First, a little background. Please forgive the rather dry read: When someone passes away, then their estate has to be distributed. The problem is that without probate - with assets such as titled property or bank accounts (those that do not have a pay on death clause) - this is hard to do. This is because you cannot switch over the assets without an order from the probate court, and simply a Certificate of Death will not do. A Certificate of Death simply states that someone has passed on, but does not give you the right to really do anything in the deceased's name. Also, non-titled items can also fall under this as well!
So one files probate. Once probate is filed, the Executor of the estate gets something called a Letter of Testament/Administration (hereinafter "Letter"). This Letter will allow the Executor to switch over the assets from the deceased individual to whoever will own the property. It is like a "Power of Attorney," but from the Court. Without that Letter, there is no way to transfer titled property and switch the assets into the heirs' names.
If there was a Will, the beneficiaries are decided per the Will. If there was no will, the beneficiaries are decided by default succession law of the state. You can see the default succession law HERE - scroll down to Who Gets What.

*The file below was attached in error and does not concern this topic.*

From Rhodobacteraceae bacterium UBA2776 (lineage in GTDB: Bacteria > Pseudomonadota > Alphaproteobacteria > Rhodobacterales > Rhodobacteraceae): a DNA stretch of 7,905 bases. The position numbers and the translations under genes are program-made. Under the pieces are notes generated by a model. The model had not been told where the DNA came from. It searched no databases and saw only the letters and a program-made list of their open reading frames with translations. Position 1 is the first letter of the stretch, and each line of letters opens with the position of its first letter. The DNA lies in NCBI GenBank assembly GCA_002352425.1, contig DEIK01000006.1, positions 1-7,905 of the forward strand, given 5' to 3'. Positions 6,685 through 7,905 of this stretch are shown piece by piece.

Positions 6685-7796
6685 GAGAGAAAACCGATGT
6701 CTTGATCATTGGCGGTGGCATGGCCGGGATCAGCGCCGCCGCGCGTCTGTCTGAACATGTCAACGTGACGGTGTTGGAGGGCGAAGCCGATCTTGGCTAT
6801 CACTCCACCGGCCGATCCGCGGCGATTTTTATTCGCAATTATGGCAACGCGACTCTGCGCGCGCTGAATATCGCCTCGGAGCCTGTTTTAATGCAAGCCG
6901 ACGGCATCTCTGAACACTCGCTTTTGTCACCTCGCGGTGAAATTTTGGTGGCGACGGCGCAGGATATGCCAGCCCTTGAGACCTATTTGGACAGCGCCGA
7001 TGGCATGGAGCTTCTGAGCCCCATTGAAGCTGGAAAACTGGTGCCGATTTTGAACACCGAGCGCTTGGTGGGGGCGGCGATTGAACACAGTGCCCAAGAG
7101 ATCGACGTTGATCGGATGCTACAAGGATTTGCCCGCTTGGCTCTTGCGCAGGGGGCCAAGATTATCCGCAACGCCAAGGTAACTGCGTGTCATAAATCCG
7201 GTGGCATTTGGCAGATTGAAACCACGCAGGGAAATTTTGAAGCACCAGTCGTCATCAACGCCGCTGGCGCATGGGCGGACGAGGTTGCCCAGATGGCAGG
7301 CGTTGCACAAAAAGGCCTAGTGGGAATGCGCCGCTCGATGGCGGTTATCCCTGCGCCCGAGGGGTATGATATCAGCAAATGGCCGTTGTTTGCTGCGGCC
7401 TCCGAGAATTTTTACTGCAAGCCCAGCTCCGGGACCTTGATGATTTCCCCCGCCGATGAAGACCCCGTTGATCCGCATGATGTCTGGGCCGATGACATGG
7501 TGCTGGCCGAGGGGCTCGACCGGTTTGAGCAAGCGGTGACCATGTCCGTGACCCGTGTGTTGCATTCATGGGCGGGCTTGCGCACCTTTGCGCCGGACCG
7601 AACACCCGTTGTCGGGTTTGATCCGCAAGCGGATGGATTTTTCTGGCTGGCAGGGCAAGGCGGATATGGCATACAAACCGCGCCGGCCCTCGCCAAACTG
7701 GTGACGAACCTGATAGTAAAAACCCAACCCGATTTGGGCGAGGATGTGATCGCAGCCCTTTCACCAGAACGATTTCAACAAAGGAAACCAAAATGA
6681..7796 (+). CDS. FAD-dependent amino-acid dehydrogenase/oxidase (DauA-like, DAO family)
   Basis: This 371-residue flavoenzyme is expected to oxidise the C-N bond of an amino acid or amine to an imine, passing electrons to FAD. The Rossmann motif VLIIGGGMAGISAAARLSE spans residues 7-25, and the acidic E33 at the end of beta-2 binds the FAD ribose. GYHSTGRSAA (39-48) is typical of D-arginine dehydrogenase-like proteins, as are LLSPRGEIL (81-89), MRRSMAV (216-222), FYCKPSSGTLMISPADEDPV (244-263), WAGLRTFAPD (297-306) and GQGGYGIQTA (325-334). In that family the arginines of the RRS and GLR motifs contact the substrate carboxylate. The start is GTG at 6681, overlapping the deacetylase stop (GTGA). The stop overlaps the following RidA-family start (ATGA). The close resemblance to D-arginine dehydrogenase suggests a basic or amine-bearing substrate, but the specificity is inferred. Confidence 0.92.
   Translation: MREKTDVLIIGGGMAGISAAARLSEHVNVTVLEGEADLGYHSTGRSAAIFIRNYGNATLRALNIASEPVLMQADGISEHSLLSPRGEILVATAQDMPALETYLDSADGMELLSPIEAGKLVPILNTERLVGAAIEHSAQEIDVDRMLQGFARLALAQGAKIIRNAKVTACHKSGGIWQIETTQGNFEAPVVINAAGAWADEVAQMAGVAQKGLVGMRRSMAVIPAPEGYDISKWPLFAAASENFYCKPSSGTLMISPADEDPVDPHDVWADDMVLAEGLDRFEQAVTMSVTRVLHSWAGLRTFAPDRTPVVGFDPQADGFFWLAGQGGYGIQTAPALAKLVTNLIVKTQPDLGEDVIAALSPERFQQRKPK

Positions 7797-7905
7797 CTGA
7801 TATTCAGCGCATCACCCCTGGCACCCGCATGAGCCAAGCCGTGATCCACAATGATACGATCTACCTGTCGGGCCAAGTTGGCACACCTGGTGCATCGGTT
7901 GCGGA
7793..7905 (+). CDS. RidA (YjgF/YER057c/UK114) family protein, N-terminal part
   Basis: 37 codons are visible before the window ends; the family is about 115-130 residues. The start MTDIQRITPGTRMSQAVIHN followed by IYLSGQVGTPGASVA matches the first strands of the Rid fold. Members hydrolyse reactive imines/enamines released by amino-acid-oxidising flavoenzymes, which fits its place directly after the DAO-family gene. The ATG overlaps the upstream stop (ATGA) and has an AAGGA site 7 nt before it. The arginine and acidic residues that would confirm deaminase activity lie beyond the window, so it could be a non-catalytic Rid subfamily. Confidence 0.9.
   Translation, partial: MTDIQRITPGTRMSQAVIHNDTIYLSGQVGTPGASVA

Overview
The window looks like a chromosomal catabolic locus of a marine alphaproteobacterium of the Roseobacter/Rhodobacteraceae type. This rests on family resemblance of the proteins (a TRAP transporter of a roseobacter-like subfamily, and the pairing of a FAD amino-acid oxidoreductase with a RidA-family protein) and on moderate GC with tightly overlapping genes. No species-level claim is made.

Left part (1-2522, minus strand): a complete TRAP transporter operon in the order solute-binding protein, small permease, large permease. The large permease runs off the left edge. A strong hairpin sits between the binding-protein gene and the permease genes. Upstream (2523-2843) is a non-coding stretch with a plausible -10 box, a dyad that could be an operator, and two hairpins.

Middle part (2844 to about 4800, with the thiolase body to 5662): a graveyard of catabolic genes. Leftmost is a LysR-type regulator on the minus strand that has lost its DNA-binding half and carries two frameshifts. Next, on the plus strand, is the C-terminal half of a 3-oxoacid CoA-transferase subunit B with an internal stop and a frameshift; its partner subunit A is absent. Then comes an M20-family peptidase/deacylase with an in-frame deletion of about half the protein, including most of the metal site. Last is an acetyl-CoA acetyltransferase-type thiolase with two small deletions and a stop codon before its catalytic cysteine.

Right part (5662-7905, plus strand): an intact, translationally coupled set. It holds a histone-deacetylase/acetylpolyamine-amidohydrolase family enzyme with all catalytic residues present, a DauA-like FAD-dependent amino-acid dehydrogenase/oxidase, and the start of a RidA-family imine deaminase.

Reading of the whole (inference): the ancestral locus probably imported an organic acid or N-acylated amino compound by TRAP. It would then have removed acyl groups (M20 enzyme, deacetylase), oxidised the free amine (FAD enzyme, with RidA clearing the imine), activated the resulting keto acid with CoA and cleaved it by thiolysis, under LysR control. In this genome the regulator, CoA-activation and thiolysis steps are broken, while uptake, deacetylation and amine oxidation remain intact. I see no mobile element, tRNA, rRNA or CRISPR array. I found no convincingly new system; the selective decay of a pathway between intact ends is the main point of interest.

Now let's apply that to the matter at hand. You do not know if there was a Will or not. Assuming that there was not, then his surviving spouse inherits the first $75,000 of his intestate property, plus half of the balance, and the children (i.e. you) inherit everything else. If there WAS a Will, it overrides that. There is no right to a certain guarantee for children under the Will - he could have written you out.
The problem is that no probate was filed - it seems. A Utah probate must be filed within three years of the decedent's death. Utah Code section 75-3-10. It has been more than 3 years. Probate may still be filed for the purpose of establishing heirs, but if there was a Will, it can no longer be probated. Someone in your situation may wish to talk to an attorney locally to see what options there are to possibly probate the estate either way, if possible, to get whatever one would get under the default succession laws. Any interested party can initiate probate.
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